- Expanding Pattern and Practice Investigations (Section 103). The Civil Rights Division at the Department of Justice typically conducts pattern and practice investigations of law enforcement bodies alleged to be routinely or systemically violating citizens’ constitutional rights. The Act seeks to expand the effectiveness of pattern and practice investigations by granting the U.S. Attorney General subpoena power to conduct such investigations, while also creating a grant program that would provide state attorneys general the resources necessary to conduct pattern and practice investigations. Section 103 may gain bipartisan support.
- Incentivizing State and Local Authorities to Conduct Independent Investigations (Section 104). State and local authorities often lack the resources to address allegations of excessive use of force that result in deaths. The Act authorizes $750 million to be appropriated to a grant program that state attorneys general may access after enacting an independent prosecution of law enforcement statute. Section 104 may gain bipartisan support.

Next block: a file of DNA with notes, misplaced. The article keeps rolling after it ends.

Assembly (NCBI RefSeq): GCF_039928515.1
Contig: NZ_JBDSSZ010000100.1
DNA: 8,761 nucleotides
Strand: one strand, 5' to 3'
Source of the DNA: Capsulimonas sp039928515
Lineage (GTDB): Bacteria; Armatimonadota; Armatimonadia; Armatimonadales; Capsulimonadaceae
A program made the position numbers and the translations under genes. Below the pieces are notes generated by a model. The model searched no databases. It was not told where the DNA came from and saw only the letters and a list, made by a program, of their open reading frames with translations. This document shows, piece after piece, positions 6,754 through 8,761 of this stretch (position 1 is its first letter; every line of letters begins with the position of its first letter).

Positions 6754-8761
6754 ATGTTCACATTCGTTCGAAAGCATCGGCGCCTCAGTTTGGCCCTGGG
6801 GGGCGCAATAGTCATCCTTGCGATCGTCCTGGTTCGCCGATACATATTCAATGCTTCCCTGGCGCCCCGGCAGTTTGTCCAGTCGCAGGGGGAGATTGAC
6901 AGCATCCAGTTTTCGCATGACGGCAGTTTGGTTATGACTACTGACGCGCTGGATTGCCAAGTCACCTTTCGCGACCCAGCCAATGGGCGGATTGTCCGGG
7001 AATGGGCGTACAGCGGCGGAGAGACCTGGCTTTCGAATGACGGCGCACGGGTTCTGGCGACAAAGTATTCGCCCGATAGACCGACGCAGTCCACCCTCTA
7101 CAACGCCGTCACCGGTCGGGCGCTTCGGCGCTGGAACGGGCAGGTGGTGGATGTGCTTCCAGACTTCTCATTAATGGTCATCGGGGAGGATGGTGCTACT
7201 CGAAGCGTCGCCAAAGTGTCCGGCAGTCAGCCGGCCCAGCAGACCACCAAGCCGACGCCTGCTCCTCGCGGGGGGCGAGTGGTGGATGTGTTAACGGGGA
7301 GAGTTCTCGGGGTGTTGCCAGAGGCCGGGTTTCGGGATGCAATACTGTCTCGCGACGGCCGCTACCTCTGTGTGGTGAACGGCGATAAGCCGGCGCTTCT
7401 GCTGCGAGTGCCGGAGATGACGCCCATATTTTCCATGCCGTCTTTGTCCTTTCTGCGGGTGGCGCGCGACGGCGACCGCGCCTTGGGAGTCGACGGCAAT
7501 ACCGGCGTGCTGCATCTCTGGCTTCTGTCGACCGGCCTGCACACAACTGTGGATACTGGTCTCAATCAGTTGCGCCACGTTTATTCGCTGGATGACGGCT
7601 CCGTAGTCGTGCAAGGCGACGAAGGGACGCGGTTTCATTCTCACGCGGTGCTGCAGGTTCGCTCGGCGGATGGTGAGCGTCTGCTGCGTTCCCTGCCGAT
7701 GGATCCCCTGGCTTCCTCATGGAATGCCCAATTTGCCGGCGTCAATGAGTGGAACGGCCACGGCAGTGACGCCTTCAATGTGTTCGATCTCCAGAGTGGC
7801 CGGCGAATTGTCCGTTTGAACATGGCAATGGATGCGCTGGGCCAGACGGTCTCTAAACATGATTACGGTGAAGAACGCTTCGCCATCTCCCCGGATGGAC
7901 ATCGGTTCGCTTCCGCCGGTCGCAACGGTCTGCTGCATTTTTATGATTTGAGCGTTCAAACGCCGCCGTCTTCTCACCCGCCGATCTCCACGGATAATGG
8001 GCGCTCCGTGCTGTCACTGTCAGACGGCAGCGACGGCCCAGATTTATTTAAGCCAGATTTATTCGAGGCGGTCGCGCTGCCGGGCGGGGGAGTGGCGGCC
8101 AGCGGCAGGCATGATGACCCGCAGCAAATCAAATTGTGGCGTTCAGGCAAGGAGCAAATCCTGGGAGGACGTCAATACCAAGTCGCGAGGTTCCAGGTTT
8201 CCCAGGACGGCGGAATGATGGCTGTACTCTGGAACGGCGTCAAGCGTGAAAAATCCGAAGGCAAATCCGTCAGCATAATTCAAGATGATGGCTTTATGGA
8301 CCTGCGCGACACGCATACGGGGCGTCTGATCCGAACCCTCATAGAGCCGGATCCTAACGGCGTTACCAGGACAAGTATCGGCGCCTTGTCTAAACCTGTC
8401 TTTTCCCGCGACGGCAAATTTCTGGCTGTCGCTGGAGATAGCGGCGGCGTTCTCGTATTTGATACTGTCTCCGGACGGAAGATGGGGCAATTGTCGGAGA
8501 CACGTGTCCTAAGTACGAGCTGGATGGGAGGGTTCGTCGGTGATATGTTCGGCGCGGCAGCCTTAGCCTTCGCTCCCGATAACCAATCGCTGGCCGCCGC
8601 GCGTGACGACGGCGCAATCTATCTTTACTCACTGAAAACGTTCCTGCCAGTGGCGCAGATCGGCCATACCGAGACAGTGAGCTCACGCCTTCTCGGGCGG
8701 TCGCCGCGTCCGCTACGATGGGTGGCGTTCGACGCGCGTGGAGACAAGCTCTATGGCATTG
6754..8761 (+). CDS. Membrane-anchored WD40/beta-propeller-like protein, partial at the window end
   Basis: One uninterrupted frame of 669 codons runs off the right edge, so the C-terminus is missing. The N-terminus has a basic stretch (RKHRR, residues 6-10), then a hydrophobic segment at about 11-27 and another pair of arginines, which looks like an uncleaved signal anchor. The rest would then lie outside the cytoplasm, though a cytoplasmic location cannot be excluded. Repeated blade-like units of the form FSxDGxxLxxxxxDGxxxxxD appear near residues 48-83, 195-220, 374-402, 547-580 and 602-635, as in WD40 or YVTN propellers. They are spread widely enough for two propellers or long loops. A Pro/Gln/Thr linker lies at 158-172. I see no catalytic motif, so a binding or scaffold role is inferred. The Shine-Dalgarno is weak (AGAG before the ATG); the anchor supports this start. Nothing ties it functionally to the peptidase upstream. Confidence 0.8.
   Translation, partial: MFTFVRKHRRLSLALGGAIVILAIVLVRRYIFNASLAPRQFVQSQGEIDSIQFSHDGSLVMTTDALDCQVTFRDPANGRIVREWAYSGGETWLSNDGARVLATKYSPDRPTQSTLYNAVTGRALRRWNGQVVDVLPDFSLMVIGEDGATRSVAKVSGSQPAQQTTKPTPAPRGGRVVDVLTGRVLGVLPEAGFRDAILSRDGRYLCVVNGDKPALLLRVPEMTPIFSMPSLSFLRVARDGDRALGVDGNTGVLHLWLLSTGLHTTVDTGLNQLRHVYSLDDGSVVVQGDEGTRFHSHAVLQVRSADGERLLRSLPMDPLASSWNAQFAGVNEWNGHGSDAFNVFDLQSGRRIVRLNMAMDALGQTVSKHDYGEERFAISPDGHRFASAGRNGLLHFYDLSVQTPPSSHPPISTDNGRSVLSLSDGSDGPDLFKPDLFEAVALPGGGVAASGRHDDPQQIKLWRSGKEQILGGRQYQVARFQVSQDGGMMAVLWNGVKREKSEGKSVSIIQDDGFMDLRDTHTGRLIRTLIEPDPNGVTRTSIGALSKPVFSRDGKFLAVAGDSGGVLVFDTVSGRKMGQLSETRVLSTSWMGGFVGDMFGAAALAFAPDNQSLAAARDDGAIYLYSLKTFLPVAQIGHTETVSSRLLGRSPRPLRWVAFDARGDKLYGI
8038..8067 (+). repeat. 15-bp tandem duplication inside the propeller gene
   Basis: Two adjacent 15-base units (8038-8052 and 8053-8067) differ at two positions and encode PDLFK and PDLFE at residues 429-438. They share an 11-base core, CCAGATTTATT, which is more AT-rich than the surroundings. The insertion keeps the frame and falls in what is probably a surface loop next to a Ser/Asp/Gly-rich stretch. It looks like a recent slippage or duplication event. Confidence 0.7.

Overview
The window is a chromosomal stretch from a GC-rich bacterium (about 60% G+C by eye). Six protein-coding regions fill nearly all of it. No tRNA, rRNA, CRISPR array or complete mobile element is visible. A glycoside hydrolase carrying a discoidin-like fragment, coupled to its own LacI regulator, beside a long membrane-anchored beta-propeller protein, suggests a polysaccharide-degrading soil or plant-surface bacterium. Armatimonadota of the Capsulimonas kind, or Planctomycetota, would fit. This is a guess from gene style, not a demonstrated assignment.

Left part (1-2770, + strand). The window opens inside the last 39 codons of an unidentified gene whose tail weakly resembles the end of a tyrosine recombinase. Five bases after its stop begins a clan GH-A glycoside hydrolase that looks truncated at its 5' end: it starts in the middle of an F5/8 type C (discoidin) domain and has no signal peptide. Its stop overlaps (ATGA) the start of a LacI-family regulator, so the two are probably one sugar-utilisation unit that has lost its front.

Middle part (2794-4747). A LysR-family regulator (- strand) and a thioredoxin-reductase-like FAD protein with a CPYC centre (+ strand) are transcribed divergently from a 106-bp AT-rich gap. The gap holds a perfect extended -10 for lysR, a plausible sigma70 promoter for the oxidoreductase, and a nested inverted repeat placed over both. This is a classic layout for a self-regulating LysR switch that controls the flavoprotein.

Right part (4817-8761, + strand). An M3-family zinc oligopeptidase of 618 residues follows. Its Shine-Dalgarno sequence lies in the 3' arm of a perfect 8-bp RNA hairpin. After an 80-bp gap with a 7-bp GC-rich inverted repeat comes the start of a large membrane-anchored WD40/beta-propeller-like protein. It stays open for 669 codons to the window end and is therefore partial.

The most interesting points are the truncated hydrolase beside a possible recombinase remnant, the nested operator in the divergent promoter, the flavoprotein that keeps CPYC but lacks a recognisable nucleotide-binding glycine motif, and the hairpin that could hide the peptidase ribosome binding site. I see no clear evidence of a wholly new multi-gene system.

- Promoting Best Practices through the Law Enforcement Trust and Integrity Act (Title I, Subtitle B, Sections 111–118). There are nearly 18,000 police departments in the United States, but there is no universally recognized set of best practices of policing. Subtitle B seeks to address this by requiring the U.S. Attorney General to create an accreditation standard based on the Obama Administration’s 21st Century Policing Taskforce’s final report, among other efforts. Subtitle B may gain bipartisan support.
- Transparency—Title II of the Act seeks to increase transparency in data by: